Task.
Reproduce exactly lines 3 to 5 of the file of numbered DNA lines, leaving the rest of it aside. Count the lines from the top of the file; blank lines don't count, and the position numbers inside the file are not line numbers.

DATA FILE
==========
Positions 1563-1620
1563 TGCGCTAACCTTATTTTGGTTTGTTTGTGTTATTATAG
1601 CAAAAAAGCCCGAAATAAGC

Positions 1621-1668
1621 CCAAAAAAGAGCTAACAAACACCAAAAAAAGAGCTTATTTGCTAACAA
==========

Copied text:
1601 CAAAAAAGCCCGAAATAAGC

Positions 1621-1668
1621 CCAAAAAAGAGCTAACAAACACCAAAAAAAGAGCTTATTTGCTAACAA